The Second Five-Year Development Plan (1969) envisaged that English would be replaced by Kiswahili in secondary education and later in higher education,12 but this policy was never implemented. A report of the Presidential Commission on Education in 1982 noted students' lack of proficiency in both English and Kiswahili; it recommended changing the medium of instruction to Kiswahili starting at all school levels in 1985, and reaching the university level in 1992.13 The expert recommendations of the educators were rejected by the government and the ruling party,14 and English remained the instructional medium in secondary and higher education.
English as a Barrier to Education
Practice in Tanzanian secondary schools has been inconsistent with the proclaimed language policy, since English has ceased to be an effective medium of education and has been replaced by Kiswahili as the de facto medium.
The majority of secondary teachers teach all subjects in Kiswahili. As I observed during my years in Tanzanian classrooms, for instance, the chemistry teacher will use English terminology but explain things in Kiswahili since most students cannot follow instructions in English. Teachers provide written notes in English for students to memorize, and they give exams in English as the language in which national examinations are conducted. As a result, teachers and students operate on a contrived dual language system. Roy-Campbell reports that students who answered exams in Kiswahili, contrary to the official policy of English only, were penalized because it would be unfair to other candidates who could also have answered in Kiswahili.15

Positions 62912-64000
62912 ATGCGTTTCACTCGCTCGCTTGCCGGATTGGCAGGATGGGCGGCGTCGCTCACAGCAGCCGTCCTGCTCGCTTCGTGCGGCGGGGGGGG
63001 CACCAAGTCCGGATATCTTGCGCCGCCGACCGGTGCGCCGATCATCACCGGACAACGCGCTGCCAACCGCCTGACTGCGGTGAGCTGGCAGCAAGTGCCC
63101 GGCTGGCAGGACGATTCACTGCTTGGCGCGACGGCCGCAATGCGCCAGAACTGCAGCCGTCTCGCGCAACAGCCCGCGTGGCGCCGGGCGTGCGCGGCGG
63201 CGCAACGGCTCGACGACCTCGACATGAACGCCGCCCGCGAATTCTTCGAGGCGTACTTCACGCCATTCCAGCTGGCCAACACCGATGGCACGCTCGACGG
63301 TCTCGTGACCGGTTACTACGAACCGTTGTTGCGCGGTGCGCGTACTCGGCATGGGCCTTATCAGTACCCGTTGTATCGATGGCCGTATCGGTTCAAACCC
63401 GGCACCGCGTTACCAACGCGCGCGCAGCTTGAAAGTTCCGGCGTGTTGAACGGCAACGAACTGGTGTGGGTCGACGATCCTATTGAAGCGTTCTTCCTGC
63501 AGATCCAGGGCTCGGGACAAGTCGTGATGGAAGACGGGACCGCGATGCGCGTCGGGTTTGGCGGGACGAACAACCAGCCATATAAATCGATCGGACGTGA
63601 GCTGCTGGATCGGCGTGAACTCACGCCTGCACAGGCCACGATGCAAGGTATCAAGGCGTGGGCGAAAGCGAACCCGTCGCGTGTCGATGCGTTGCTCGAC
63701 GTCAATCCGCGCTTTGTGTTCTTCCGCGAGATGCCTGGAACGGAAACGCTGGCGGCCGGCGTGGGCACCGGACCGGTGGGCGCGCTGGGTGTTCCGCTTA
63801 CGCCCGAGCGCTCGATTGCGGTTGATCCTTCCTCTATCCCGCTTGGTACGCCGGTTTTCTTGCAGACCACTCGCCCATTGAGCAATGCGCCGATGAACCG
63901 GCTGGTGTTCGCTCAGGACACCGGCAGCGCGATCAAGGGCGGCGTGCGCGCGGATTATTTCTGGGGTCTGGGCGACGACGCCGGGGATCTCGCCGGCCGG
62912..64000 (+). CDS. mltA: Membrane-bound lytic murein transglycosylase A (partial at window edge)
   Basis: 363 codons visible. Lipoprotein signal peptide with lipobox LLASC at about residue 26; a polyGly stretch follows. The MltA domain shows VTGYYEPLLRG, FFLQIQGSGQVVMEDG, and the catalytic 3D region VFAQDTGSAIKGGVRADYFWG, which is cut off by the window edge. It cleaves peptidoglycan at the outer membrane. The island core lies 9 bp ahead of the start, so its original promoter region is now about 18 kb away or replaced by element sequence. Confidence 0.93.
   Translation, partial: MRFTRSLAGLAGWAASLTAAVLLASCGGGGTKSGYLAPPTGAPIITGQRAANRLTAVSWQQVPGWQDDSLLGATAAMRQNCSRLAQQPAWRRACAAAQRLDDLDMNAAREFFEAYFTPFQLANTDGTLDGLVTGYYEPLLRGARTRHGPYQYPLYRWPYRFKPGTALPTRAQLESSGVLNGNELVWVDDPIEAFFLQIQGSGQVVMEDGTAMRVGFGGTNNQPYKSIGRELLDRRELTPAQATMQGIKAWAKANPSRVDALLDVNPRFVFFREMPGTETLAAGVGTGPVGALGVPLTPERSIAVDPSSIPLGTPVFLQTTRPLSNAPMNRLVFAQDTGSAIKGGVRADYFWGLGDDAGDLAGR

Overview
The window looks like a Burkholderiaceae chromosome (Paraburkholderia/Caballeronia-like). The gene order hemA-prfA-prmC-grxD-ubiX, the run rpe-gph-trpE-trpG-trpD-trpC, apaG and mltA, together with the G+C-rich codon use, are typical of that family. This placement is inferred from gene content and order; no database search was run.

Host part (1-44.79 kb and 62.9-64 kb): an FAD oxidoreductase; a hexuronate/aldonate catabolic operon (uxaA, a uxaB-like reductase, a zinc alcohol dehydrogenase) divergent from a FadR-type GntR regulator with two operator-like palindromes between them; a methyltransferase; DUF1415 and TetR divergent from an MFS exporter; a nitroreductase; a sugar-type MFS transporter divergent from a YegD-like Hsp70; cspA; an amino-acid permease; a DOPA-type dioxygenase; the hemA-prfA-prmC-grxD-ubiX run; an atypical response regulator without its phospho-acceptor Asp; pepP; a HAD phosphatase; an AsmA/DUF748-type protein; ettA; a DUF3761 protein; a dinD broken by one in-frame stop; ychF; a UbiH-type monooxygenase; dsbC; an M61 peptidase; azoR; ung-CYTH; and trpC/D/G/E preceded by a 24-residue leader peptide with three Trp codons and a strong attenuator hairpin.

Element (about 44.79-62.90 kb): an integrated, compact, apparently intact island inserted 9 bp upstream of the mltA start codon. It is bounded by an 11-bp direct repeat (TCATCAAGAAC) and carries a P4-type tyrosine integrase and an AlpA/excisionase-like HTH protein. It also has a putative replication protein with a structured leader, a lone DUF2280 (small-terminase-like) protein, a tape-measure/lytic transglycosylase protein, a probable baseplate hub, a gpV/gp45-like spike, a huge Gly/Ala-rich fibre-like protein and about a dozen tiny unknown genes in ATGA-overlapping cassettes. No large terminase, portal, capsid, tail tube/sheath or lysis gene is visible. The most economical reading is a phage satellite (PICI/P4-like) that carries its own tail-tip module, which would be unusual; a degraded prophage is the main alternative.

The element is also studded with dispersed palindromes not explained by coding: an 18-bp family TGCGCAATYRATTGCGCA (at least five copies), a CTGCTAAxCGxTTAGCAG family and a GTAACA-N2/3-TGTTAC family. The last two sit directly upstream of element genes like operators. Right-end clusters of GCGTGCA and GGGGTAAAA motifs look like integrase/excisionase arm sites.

This situation raises three points. First, the authorities do not want to acknowledge the social reality of the language being used in schools. Second, the policy seems to deny that knowledge can be acquired and transmitted effectively in Kiswahili. Third, the policy accords English superior status.
The result is demonstrated by Kapinga's study of secondary school students' comprehension of the Form III and IV Literature textbooks, in which the evaluator found that most students felt the textbooks were too difficult and that they could not independently seek knowledge because they were under the tyranny of a foreign language they had not mastered.16 Due to its use on national exams and in tertiary education, English has become viewed as the only route to legitimate knowledge and cultural capital.